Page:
With untiring commitment and uncommon empathy, photographer Rodrigo Abd, Associated Press, United States, has created close-up images of people in Latin America that illuminate urgent social issues. He invests long hours and runs extraordinary risks to get inside the lives of his subjects. On a Caracas hillside and in Guatemalan barrios, he spends time with gang members, starkly revealing their cult of violence. He looks at those who are usually overlooked, plunging into Guatemalan sewer waters and climbing to Andean coca fields to show the struggles so many face in the region.

His camera also celebrates the Americas, capturing the joy of a rural village family when a new child is born. Always looking for new challenges, , he experiments with technique, using a box camera, for example, to make portraits that display the dignity of Mayan women. With riveting photographs, Abd projects the immediacy of his stories to audiences across the hemisphere and beyond.

Rosental C. Alves, Knight Center for Journalism in the Americas, United States, is a truly innovative leader in a changing media landscape who has made significant contributions to a new generation of journalists in the Americas and beyond.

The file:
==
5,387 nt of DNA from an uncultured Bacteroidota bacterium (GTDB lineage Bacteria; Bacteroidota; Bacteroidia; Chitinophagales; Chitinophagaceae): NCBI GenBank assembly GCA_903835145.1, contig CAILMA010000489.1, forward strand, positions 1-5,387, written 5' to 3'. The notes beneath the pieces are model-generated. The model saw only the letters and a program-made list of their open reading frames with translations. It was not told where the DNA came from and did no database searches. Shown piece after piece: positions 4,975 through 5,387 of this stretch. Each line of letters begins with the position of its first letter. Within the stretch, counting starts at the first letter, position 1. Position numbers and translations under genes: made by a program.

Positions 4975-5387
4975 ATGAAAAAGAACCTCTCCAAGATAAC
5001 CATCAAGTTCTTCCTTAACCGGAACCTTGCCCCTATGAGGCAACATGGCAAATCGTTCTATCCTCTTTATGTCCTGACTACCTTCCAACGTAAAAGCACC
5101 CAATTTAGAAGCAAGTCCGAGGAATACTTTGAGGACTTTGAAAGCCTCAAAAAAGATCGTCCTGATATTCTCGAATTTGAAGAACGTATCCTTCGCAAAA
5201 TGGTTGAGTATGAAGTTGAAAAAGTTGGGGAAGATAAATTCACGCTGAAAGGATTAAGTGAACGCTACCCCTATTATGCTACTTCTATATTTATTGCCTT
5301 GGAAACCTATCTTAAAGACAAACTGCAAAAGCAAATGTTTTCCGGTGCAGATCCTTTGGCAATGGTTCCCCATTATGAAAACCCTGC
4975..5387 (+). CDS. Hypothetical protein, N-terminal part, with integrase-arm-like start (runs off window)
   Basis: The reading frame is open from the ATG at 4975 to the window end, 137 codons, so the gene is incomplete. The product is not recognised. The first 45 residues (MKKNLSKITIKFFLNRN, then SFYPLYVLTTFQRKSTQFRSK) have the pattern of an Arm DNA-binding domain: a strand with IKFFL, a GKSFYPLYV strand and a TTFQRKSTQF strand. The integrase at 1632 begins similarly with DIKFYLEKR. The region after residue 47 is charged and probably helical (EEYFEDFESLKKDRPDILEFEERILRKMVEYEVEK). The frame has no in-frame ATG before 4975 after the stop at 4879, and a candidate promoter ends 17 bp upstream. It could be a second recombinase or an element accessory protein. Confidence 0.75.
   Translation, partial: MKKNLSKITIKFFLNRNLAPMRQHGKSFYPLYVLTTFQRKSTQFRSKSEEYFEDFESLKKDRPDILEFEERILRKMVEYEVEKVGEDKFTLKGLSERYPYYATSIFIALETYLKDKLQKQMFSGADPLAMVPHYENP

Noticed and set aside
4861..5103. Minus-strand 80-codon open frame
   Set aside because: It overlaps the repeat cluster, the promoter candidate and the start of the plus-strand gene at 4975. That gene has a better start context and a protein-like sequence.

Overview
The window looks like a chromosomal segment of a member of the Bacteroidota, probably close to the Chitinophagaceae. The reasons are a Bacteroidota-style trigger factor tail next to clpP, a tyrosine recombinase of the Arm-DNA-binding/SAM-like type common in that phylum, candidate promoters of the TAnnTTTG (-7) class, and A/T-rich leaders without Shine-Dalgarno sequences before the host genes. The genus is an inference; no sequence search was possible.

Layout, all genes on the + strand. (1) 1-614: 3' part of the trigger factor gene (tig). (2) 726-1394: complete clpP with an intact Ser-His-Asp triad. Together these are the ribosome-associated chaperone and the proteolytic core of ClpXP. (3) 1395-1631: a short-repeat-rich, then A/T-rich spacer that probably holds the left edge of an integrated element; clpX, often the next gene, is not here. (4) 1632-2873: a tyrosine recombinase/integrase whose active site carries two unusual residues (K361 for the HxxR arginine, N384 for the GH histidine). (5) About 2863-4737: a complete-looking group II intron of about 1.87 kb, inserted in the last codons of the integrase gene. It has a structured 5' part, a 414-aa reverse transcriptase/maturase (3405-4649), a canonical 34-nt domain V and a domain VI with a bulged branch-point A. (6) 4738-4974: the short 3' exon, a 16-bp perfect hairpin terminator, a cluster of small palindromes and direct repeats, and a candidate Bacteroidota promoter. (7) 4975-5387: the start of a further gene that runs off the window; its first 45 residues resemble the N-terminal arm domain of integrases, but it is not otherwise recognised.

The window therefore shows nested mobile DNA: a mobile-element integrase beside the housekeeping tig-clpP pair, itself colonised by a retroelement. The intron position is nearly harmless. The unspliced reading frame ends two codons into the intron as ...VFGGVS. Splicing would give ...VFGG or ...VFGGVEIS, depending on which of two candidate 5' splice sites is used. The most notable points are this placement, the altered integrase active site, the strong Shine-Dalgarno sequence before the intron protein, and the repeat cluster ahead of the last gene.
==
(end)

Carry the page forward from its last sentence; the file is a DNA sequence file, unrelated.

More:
After almost three decades of an outstanding career in Brazilian journalism, including two decades of reporting and editing at Jornal do Brasil, Alves became a professor of journalism at the University of Texas at Austin. From academia, he uses his experience, knowledge and engaging personality to expand the reach and quality of journalism across platforms. In 2002, Alves founded the Knight Center for Journalism in the Americas, a UT Austin outreach program that has trained thousands of journalists in Latin America and the Caribbean and publishes a blog covering news related to journalism and freedom of the press in the region. Throughout his career, Alves has upheld and promoted the essential role of journalists, informing citizens while fostering international understanding, particularly in the Americas.

As an independent television and film producer, Margarita Martínez, filmmaker, Colombia, has explained the nuances of the Colombian conflict and its complex culture in a simple, compelling and engaging way. Over the course of her career, she has covered Colombia’s two peace processes, the height of the urban war in Medellin by following the lives of three young people in a violent neighborhood dominated by paramilitary groups, and has told the story of indigenous people fighting for land through peaceful means.